How to form an S-corporation for Ropes and Textile products


An S-corporation is a type of corporation that has a significant benefit in the form of limited liability. The Internal Revenue Service (IRS) classifies these corporations as pass-through entities, which means that any income it earns gets passed on directly to its owners. This can be beneficial to investors who want to avoid paying taxes on earnings from a traditional corporation, but it’s not always ideal for other types of businesses.

Find the right name

First, make sure that the name isn’t too similar to another company’s—since you’re basically creating an entirely new entity, this is one of the few times when it’s OK to be creative. The key question is: can I get my chosen domain name? If so, great!

Another thing to consider when choosing your business name is whether or not it implies nonprofit status. For example: say we wanted to call our company “Fiber Artisan Guild,” because we only sell artisanal ropes and textiles (i.e., no mass production).

File your articles of incorporation

  • Once you’ve chosen a state and a name, file your articles of incorporation with the secretary of state in that state.
  • Include basic information in your articles of incorporation. The articles must include a statement that the corporation is an S-corporation, as well as the names, addresses and phone numbers of all owners who are signing on behalf of their respective companies. It’s also important to make sure there’s no reference to any other type of legal entity—this will ensure that you’re properly classified by the IRS as an S-corporation.
  • Get them filed. You can either mail or hand deliver these documents to a local county clerk’s office.

Hold a meeting of the initial directors

To establish an S-corporation, you must hold a meeting of the initial directors. The directors are responsible for making sure the company is run properly. They are also responsible for hiring and firing employees and making sure that the company complies with all laws. Each director must be at least 18 years old, a resident of California and not an employee or relative of any other director.

Adopt bylaws

By adopting bylaws, you will have a written set of rules that govern many aspects of how the company conducts business, including:

  • Who can vote on key decisions
  • How meetings are conducted (how many people must be present for a quorum) and when they must be held
  • The number of directors or officers and what their duties are

Issue shares

You can sell up to 1 million shares at one time, but it’s best not to issue that many at first. Instead, try issuing 100,000 shares or fewer and test the waters before expanding your share offering.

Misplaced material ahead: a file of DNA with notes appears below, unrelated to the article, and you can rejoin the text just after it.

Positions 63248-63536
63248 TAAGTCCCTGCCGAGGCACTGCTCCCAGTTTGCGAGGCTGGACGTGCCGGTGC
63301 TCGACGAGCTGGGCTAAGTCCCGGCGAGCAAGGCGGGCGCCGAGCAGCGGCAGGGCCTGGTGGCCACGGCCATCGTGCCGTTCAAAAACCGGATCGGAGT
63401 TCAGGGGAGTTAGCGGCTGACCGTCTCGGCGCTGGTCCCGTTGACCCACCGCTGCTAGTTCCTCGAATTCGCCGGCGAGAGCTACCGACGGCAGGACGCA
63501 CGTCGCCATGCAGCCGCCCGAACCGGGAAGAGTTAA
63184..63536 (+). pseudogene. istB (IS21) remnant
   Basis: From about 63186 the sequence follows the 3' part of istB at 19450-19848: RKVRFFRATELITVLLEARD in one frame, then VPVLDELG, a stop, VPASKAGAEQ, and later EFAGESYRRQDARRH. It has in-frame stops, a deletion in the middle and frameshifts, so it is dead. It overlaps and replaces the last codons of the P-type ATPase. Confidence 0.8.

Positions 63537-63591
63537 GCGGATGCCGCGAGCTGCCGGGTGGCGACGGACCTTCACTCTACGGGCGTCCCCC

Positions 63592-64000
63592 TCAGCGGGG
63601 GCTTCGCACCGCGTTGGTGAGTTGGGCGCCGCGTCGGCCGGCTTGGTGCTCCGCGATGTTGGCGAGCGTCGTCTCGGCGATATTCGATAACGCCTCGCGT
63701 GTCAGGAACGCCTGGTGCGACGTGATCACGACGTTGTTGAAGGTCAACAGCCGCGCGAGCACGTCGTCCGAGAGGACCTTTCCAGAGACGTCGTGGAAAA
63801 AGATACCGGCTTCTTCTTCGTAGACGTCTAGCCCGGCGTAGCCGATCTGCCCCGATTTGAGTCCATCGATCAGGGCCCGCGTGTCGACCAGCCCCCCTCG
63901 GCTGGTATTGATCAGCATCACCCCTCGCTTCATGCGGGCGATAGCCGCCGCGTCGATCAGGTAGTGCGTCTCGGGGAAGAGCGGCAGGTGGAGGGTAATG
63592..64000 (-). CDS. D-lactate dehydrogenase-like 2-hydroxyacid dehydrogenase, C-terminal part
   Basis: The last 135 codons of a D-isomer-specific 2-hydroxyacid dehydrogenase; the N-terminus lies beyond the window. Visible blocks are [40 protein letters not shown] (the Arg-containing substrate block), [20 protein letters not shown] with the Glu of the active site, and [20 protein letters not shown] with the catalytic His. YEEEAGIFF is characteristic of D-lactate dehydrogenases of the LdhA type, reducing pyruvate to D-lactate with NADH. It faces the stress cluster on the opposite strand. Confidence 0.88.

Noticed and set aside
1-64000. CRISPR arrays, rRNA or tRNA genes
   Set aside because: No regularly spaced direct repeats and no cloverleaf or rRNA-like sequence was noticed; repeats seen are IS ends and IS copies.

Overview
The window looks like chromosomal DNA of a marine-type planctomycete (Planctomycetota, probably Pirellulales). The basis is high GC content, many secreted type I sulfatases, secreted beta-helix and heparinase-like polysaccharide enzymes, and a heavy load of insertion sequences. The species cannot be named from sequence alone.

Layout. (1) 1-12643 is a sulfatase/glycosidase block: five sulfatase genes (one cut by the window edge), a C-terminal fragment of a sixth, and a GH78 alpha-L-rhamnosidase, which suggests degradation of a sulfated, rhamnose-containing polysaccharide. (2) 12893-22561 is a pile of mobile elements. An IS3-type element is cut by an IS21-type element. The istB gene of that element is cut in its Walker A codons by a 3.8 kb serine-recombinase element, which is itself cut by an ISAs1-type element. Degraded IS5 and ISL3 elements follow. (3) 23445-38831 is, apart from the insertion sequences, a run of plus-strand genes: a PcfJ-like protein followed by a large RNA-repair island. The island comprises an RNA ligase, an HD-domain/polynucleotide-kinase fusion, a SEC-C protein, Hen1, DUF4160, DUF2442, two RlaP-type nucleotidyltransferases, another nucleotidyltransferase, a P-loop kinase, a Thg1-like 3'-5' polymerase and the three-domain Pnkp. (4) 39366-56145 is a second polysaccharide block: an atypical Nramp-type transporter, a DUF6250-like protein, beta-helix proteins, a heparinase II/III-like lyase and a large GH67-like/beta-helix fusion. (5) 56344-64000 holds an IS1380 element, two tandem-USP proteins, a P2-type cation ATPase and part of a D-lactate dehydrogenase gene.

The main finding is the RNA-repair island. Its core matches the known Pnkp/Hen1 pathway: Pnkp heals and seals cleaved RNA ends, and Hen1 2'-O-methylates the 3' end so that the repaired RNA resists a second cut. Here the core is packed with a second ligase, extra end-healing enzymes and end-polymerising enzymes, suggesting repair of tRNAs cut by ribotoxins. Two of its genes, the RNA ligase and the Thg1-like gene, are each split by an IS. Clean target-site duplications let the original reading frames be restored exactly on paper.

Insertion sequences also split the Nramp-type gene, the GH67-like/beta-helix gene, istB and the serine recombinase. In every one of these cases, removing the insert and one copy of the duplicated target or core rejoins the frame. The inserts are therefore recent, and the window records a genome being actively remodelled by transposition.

There are three types of stock that can be issued: common stock (Class A), preferred stock (Class B) and voting rights. Common stocks are used as payment for goods or services provided by the corporation; preferred stocks pay dividends in addition to receiving a share of profits; while voting rights determine how much influence each shareholder has over corporate decisions such as buying new equipment or selling off old inventory items.

Appoint officers

The officers of an S corporation are the people who run the business. They have to be at least 18 years old and US citizens or residents, but they do not have to be employees. The officers are usually also directors because only directors can sign official documents for a corporation.

Obtain an employer ID number

You will need an employer identification number (EIN) to do business, even if you are not incorporated. It’s a nine-digit number that the Internal Revenue Service issues for tax, banking and other purposes. The IRS website allows you to apply online or by phone.

File for S-corporation status with the IRS

To do this, you must provide the following documents:

  • A copy of your articles of incorporation and bylaws;
  • A copy of the minutes from the meeting where you adopted those bylaws; and
  • A copy of the minutes from the meeting where you appointed officers.

Setting up an S-corporation is a bit more complicated than setting up other types of corporations

An S-corporation is a type of corporation that can be taxed at the corporate level, but it passes its earnings along to shareholders who pay taxes only on their individual returns. Earnings are not taxed twice, so S-corporations are more tax efficient than other types of corporations.


The main takeaway from this article is that setting up an S-corporation for ropes and textile products is technically more complicated than other types of corporations. That said, it can be worth it if you’re looking for tax breaks that other corporations don’t have access to.

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